"Against the background of recent developments in the polity and intelligence reports available to it, the Presidency wishes to state with all possible emphasis that under no circumstances will it allow any individual, group or institution to abort next month's general elections in the reckless and irresponsible pursuit of personal ambitions to the detriment of overriding national interests", the statement warns.
The rift between the two worsened in late 2006 when Atiku decamped from the ruling Peoples Democratic Party (PDP) to join the opposition. He is currently the presidential candidate of the Action Congress and has since being facing allegations of corruption by the Economic and Financial Crimes Commission (EFCC), the country's leading anti-graft body. A report by the commission accuses Atiku of diverting public funds running into several millions of dollars for private business. The embattled vice-president has since denied the allegation.
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Achille Mbembe, "South Africa's second coming: the Nongqawuse syndrome"
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Edward Denison, "Eritrea: a cheap holiday in other people's misery"
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Wilf Mbanga, "Happy Birthday, Robert Mugabe"
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Gilles Yabi, "Guinea: a state of suspension"
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Lara Pawson, "Angola: the politics of exhaustion"
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Peter Kimani, "Kenya's voices of discontent"
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Despite its remarkable success in tackling corruption in Nigeria, many critics of Obasanjo accuses the EFCC of only going after the president's enemies. The commission in a recent report indicted thirty-two out of the thirty-six state governors for corruption. It has since published the names of the affected governors and other government officials equally accused. Some have lost their jobs while others are currently facing varying charges.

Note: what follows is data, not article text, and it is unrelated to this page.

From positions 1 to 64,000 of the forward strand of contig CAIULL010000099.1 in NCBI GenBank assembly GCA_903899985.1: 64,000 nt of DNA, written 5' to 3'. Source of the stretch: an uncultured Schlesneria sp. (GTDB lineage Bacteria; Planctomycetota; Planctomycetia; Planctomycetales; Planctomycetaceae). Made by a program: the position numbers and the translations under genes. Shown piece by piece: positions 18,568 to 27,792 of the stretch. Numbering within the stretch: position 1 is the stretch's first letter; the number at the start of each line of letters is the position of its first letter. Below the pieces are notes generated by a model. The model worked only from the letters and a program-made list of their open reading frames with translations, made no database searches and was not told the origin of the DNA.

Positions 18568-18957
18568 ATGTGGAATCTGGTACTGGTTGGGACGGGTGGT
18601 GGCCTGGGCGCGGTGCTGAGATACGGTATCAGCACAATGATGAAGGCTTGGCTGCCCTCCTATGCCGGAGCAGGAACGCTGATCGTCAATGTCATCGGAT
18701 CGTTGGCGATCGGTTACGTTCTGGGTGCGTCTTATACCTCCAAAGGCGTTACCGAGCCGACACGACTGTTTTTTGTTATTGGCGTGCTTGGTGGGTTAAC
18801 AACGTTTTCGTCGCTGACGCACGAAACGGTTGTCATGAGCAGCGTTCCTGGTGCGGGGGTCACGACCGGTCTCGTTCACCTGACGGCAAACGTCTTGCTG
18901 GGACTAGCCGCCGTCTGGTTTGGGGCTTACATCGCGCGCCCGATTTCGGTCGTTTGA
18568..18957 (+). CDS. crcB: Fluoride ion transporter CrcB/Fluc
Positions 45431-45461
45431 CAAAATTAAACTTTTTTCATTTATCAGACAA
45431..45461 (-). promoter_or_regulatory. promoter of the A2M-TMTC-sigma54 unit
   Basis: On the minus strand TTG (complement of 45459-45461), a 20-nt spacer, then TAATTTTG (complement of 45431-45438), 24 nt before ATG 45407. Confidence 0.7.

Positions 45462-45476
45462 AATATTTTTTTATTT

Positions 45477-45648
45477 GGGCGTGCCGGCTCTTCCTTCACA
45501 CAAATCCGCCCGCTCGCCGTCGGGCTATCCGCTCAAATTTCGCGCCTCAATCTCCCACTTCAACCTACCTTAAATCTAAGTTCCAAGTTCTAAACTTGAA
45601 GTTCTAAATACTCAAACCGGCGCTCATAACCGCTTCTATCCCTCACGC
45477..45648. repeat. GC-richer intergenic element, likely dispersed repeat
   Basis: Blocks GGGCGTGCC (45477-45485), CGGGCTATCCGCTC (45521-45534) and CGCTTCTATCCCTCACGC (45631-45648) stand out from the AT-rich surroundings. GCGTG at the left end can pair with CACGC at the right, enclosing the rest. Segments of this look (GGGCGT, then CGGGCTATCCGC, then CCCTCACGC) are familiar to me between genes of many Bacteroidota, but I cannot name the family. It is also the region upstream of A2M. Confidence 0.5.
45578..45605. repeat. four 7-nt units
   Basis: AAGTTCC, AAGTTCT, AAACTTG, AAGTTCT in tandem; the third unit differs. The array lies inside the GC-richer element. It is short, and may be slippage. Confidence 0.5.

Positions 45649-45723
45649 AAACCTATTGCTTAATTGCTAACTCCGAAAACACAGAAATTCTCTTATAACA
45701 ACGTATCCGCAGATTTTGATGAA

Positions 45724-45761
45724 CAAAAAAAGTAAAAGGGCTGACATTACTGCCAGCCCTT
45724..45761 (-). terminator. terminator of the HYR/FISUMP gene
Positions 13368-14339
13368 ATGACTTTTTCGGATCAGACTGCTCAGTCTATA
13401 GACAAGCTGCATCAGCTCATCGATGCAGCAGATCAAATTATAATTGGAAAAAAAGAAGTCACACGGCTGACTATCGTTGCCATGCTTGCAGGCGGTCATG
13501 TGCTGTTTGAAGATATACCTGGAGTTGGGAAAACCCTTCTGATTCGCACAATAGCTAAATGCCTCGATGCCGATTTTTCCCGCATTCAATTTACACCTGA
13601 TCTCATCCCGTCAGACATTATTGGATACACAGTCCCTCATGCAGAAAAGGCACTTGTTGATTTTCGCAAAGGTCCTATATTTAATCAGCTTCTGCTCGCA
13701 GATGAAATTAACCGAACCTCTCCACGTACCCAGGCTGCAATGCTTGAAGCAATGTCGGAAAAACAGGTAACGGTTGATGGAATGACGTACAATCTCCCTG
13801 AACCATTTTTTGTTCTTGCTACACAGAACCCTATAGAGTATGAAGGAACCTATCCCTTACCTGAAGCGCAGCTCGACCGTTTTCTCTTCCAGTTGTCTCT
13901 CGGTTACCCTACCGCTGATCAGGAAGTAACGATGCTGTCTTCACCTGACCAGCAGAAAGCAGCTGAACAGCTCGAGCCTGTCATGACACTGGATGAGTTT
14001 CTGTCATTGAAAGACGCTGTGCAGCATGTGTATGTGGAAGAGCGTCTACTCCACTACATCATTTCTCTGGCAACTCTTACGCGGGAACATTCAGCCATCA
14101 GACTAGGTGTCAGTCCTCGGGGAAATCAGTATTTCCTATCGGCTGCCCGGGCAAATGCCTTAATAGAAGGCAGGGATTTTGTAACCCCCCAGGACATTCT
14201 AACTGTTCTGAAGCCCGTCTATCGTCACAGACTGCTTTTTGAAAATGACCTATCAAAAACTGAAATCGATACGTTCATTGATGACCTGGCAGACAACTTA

The intensification of the commission's activities in the last few months is seen by critics as a deliberate act of intimidation by Obasanjo of strong elements in the opposition. "This assault is especially vicious on those who appear to have good chances of winning the presidency, thereby leaving the stage to those whose prime motive in joining the race is probably to be known and addressed as ‘presidential aspirants'", says Abubakar Umar, a former military governor and one of the president's prominent critics.
Atiku's dream of succeeding Obasanjo looks irredeemably doomed by his exclusion from the list of contestants. He has gone to court to challenge the decision. Except the court expedites action, his name is likely to be omitted from the ballot papers which is expected to be ready in a week or two latest. Most analysts say Obasanjo is determined to enthrone Umar Musa Yar'Adua, the flag bearer of his ruling party, as the next president. Until he was chosen as the party's candidate in the elections, Yar'Adua who is the governor of Kastina state in Nigeria's northern region, was relatively unknown on the national scene.
Reports say the president opted for the quiet unassuming younger brother of the late General Shehu Musa Yar'Adua (who served under him as chief of the general staff when he was military head of state, 1976-79), because he is one of the few serving governors adjudged not have stolen public funds while in office.
Taking serious interest in who succeeds you as a leader is ordinarily not wrong except that the manner Obasanjo is going about it suggests an exercise that will end up in a "selection" rather than an election. That, of course, portends danger for this diverse country of 140 million people.
At this stage many expect that the president would be more concerned about ensuring that the country he fought as a soldier to protect during the country's civil war, does not degenerate into anarchy. For now, the major challenge faced by Mohammadu Buhari, Atiku Abubakar, Pat Utomi and other leading contenders in the April polls is not the ruling party's candidate but the incumbent president who despite the success of his economic reforms has shown that he is far from being a democrat.
As the elections draw near, the hope of many Nigerians is that the president will concentrate on ensuring its peaceful conduct, desist from his war of attrition with Atiku Abubakar and allow the Independent National Electoral Commission (Inec) to live up to its name by being truly independent. So far the commission does appear to be everything but independent.